Holiday-Inspired Outdoor Decorating that Lasts

Dress up your front porch and yard with these holiday outdoor decorating ideas that last from the first days of fall through the New Year. They look great on a porch or just outside your door.

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Outdoor Christmas Decorating Ideas

Make the outside of your home as ready for the holiday season as the inside with these outdoor Christmas decorating ideas. Our holiday decorating ideas, including beautiful Christmas greenery, festive light displays, and more, are sure to get your yard Christmas-ready.

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Grow Beautiful Amaryllis

Amaryllis flowers are easy to grow from bulbs and great for adding color to your holiday decor.

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Deer-Resistant Shade Plants

Gardening in the shade where deer are plentiful can be a challenging situation. But there are plants that thrive in the shade that aren't tempting to hungry deer. Although no plant can be considered completely deer-resistant, here's a list of shade dwellers that most deer avoid. Plus, we've added some fun facts about deer that might help you understand them better.

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Shrubs with Winter Interest

A winter landscape has a beauty all its own. An unexpected plant feature -- winter blooms that perfume the air, bright berries, colorful or textured foliage or unusual bark -- add a welcome element to gardens. These winter shrubs will not disappoint.

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Tips for Moving Plants Indoors

Here's a handy guide for moving your favorite plants inside once the weather turns cold.

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Amsonia is one of those plants that will make people stop in their tracks and ask what it is. At its peak in mid- to late spring, amsonia is adorned by stunning clusters of powder blue flowers. The show doesn't stop there, however. Its mound of foliage remains attractive all summer long, and as fall approaches, it turns a lovely golden hue. Although the seed pods that develop are attractive, remove them before they mature to prevent self-seeding.


Part Sun, Sun



3 to 8 feet


1-4 feet wide

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how to grow Bluestar

more varieties for Bluestar

Arkansas bluestar
Arkansas bluestar
Amsonia hubrectii grows 2-3 feet high with fine feathery chartreuse foliage. Powder blue flowers are borne midspring, and the plant turns golden in fall. Zones 5-9
Downy bluestar
Downy bluestar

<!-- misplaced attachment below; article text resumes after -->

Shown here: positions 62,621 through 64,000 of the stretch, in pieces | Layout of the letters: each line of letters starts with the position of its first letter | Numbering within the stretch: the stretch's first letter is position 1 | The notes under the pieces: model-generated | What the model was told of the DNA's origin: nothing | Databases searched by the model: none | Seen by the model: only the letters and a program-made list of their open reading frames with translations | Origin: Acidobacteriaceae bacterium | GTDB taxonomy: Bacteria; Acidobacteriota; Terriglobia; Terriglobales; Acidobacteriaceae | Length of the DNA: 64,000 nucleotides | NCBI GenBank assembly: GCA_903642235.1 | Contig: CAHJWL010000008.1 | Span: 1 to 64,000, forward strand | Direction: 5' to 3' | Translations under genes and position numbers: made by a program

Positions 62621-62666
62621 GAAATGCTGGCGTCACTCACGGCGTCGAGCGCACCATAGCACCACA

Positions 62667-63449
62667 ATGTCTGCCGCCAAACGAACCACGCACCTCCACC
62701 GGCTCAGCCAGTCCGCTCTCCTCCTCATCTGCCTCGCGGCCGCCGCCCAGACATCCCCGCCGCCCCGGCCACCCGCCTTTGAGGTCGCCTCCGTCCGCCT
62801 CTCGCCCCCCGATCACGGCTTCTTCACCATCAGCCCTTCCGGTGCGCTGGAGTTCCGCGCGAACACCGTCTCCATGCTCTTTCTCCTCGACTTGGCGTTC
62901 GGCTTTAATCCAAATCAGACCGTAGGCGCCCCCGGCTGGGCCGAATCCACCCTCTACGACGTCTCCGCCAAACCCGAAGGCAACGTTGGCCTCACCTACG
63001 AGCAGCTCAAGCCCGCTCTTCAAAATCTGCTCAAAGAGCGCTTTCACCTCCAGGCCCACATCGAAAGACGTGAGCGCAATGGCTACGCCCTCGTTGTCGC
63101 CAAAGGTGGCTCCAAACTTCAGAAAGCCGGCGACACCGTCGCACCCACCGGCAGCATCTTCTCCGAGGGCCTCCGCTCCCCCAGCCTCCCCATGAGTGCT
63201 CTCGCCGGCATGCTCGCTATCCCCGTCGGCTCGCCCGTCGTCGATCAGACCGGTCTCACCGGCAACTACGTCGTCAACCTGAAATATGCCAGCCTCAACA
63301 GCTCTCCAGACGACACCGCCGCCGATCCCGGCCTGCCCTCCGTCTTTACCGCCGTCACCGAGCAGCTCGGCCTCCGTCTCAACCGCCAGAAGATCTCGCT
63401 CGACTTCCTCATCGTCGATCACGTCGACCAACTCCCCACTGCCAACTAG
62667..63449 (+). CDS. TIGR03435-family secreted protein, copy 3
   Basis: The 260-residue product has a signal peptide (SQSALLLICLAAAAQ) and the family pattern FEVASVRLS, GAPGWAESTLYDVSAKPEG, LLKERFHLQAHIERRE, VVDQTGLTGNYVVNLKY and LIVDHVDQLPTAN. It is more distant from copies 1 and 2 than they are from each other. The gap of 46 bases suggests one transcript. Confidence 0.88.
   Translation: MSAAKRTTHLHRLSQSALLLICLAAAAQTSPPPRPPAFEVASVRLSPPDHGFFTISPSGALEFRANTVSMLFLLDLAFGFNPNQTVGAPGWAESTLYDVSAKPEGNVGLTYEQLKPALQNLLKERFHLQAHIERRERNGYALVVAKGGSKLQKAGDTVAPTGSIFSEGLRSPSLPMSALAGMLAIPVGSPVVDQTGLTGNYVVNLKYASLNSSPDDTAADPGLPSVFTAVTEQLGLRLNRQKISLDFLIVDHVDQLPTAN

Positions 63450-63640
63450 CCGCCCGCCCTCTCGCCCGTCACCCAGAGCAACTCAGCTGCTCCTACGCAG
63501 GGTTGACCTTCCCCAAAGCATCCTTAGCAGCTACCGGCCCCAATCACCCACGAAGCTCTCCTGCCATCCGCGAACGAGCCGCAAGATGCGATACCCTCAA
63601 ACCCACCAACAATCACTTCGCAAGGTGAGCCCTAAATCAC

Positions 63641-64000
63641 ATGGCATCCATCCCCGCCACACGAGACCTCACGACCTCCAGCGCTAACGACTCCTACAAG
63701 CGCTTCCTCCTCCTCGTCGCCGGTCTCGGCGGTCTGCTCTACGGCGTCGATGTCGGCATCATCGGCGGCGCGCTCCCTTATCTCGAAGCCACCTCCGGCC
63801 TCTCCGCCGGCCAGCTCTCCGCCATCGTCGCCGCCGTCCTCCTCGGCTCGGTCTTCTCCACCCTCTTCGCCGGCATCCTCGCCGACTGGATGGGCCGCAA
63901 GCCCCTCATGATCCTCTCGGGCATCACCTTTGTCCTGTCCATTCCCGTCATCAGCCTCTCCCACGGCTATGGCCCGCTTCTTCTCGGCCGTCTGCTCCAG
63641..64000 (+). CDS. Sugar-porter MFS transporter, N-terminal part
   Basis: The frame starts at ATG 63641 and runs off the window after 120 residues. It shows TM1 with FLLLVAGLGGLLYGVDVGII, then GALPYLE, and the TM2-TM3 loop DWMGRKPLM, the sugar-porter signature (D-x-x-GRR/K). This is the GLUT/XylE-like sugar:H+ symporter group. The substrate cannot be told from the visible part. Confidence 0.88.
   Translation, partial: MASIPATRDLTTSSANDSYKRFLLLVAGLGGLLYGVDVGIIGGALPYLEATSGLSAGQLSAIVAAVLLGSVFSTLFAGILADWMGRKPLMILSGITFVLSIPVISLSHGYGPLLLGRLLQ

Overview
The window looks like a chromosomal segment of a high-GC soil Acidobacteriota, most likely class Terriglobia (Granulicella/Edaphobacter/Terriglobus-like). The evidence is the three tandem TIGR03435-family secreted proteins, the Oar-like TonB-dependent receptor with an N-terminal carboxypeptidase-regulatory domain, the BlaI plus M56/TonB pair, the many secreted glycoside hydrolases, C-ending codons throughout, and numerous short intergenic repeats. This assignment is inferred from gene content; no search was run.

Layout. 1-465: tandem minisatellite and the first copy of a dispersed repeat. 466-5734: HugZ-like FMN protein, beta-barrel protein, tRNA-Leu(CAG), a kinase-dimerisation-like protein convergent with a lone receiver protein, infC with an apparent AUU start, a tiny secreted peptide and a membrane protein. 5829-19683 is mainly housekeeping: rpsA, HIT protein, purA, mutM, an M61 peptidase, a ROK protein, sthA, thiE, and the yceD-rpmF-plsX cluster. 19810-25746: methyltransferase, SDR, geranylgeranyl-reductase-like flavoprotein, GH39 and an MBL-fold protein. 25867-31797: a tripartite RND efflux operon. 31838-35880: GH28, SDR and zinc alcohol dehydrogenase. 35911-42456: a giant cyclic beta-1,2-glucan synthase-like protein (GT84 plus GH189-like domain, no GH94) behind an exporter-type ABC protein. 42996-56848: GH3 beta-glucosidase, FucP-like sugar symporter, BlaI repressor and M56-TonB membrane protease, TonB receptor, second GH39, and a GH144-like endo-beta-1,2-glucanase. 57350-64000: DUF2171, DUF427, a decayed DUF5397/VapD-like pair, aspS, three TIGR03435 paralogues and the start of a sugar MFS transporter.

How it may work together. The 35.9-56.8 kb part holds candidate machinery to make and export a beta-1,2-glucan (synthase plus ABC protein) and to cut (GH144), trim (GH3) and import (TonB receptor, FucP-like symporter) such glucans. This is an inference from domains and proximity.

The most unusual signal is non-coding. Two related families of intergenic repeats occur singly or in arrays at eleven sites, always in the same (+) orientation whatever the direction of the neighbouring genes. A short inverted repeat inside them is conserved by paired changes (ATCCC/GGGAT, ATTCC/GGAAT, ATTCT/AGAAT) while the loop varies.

Amsonia ciliata offers fine-textured, feathery leaves on a 2- to 3-foot-tall mounded plant. It adds great color to the garden thanks to the silvery, fuzzy hairs that appear on new leaves and plant stems. Zones 5-9
Shining bluestar
Shining bluestar
Amsonia illustris features shiny, leathery leaves. Swallowtail butterflies love the nectar of the steel blue flowers. Zones 5-9
Willowleaf bluestar
Willowleaf bluestar
Amsonia tabernaemontana salicifolia grows 3-4 feet tall and has a lovely, upright habit. Cut back plants immediately after their blue flowers appear in late spring to prevent self-seeding and to prevent plants from becoming floppy. Zones 3-9

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Catmint is one of the toughest perennials you can grow. It's a proven performer during hot, dry weather, and the silvery foliage and blue flowers look great most of the season. Deadhead or cut back hard after first flush of bloom to encourage more flowers. Average, well-drained soil is usually sufficient. Tall types may need gentle staking; it sometimes seeds freely.As you might guess from the common name, catmint is a favorite of cats. They'll often roll around in the plants in delight.
Named for the Greek goddess of the rainbow, iris indeed comes in a rainbow of colors and in many heights. All have the classic, impossibly intricate flowers. The flowers are constructed with three upright "standard" petals and three drooping "fall" petals, which are often different colors. The falls may be "bearded" or not. Some cultivars bloom a second time in late summer. Some species prefer alkaline soil while others prefer acidic soil.Shown above: Immortality iris
Easy and undemanding, veronicas catch the eye in sunny gardens over many months. Some have mats with loose clusters of saucer-shaped flowers, while others group their star or tubular flowers into erect tight spikes. A few veronicas bring elusive blue to the garden, but more often the flowers are purplish or violet blue, rosy pink, or white. Provide full sun and average well-drained soil. Regular deadheading extends bloom time.

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